Success after months of treatment

Once the drugs finally started kicking in, she started training right away. It was surely difficult and full of obstacles and difficulties, but the training would eventually pay off. Only eight months after her initial diagnosis, Partida ran the Nautica Malibu Triathlon in Los Angeles and placed 10th in her age group. The following year (2015) she managed to place fourth in her age group. In 2016, she finally was able to compete in her first Ironman.

It wasn't always easy for Partida, however. Like many RA patients, she had her off days. Sometimes the medication would make her nauseous. Other times she felt like she had the flu, with pain throughout her body and complete fatigue. She could go from running and swimming countless miles one day, to hardly being able to get out of bed the next.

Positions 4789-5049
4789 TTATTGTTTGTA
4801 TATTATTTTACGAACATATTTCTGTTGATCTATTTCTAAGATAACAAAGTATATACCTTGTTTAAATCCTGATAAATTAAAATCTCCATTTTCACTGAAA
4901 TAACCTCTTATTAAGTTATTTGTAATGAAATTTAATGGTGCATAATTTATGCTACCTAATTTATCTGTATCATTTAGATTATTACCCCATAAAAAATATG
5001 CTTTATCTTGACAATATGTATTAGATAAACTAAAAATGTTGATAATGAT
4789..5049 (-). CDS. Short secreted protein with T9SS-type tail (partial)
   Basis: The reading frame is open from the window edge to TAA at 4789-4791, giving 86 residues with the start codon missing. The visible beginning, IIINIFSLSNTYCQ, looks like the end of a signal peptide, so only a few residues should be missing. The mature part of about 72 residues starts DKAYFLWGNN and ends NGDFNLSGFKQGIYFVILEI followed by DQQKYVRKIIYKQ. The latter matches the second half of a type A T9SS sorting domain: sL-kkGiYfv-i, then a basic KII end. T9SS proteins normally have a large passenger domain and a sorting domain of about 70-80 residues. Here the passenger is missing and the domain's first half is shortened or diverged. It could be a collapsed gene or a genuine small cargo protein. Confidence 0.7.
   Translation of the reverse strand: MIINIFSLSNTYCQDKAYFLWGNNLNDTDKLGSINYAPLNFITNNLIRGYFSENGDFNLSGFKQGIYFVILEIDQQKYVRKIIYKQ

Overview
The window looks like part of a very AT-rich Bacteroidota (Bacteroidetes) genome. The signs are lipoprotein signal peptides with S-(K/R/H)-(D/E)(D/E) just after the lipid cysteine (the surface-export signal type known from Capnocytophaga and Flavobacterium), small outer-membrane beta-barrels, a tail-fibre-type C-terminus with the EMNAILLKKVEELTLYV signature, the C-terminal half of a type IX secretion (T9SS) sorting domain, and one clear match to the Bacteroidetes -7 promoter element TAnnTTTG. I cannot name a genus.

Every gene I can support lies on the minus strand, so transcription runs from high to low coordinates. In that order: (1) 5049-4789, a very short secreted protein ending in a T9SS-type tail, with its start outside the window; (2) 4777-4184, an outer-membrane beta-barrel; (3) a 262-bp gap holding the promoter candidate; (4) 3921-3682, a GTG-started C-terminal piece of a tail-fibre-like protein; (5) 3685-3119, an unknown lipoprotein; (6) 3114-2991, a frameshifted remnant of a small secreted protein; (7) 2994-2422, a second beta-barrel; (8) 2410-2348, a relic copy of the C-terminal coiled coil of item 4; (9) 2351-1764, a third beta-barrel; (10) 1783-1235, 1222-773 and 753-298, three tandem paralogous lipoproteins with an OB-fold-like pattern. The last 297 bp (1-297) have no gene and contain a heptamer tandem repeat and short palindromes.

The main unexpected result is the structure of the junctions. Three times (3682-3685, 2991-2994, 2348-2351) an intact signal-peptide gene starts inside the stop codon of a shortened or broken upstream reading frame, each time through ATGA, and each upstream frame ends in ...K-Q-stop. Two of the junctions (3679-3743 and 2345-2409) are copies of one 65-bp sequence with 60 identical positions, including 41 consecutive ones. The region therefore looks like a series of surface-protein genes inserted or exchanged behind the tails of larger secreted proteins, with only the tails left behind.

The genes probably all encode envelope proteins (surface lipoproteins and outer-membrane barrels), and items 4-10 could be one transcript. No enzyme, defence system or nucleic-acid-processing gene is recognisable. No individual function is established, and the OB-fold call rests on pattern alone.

Partida says it can be hard to motivate herself to swim, bike, or run, but she goes out and does it anyway. Her overwhelming passion for physical fitness overrides any pain or tiredness for RA. She says that she sometimes pushes herself so hard that she will hardly be able to move the next day, and sometimes she ends up falling asleep around 8 p.m.

Her doctor’s important role in her health

Partida said a huge reason she is able to do the things that she loves is encouragement from her doctor. She relayed to her doctor her love of physical fitness and that she didn't want that to change because of her condition. Her doctor told her not to worry, and that she was certain that Partida would still be able to do the things she loved.